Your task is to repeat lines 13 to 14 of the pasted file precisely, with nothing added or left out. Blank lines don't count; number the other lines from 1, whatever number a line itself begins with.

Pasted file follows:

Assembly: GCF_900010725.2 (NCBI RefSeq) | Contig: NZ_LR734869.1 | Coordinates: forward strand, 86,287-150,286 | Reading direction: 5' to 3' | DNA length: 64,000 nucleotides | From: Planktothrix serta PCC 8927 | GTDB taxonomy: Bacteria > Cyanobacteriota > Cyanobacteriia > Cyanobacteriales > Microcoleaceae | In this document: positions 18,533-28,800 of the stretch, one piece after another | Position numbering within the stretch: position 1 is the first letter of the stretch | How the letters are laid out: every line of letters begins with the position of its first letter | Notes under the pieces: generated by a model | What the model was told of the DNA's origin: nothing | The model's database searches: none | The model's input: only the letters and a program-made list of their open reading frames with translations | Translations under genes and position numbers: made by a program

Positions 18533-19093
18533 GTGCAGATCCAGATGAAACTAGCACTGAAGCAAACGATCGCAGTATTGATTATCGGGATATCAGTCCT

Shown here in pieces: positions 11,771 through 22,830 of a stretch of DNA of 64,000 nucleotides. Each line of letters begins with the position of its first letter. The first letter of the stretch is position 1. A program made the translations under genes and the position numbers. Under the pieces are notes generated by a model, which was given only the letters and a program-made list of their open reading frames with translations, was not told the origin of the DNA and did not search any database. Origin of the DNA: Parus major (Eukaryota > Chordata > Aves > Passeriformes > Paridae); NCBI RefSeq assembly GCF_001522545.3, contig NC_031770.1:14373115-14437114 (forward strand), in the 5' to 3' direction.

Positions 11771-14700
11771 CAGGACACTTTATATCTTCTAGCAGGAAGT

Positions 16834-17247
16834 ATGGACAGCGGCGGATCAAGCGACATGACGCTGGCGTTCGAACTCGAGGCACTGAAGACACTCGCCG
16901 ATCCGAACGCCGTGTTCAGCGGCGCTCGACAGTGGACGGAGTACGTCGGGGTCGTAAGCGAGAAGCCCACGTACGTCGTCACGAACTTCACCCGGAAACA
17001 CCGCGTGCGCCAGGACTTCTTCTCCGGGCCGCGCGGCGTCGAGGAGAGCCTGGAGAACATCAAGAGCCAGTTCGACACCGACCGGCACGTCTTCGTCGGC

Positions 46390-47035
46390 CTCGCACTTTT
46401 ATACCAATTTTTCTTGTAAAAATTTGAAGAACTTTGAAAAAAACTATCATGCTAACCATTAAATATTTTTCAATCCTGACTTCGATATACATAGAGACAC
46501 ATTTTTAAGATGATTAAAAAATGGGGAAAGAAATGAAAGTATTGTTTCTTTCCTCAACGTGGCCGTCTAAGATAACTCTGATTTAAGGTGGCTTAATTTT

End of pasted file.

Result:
46401 ATACCAATTTTTCTTGTAAAAATTTGAAGAACTTTGAAAAAAACTATCATGCTAACCATTAAATATTTTTCAATCCTGACTTCGATATACATAGAGACAC
46501 ATTTTTAAGATGATTAAAAAATGGGGAAAGAAATGAAAGTATTGTTTCTTTCCTCAACGTGGCCGTCTAAGATAACTCTGATTTAAGGTGGCTTAATTTT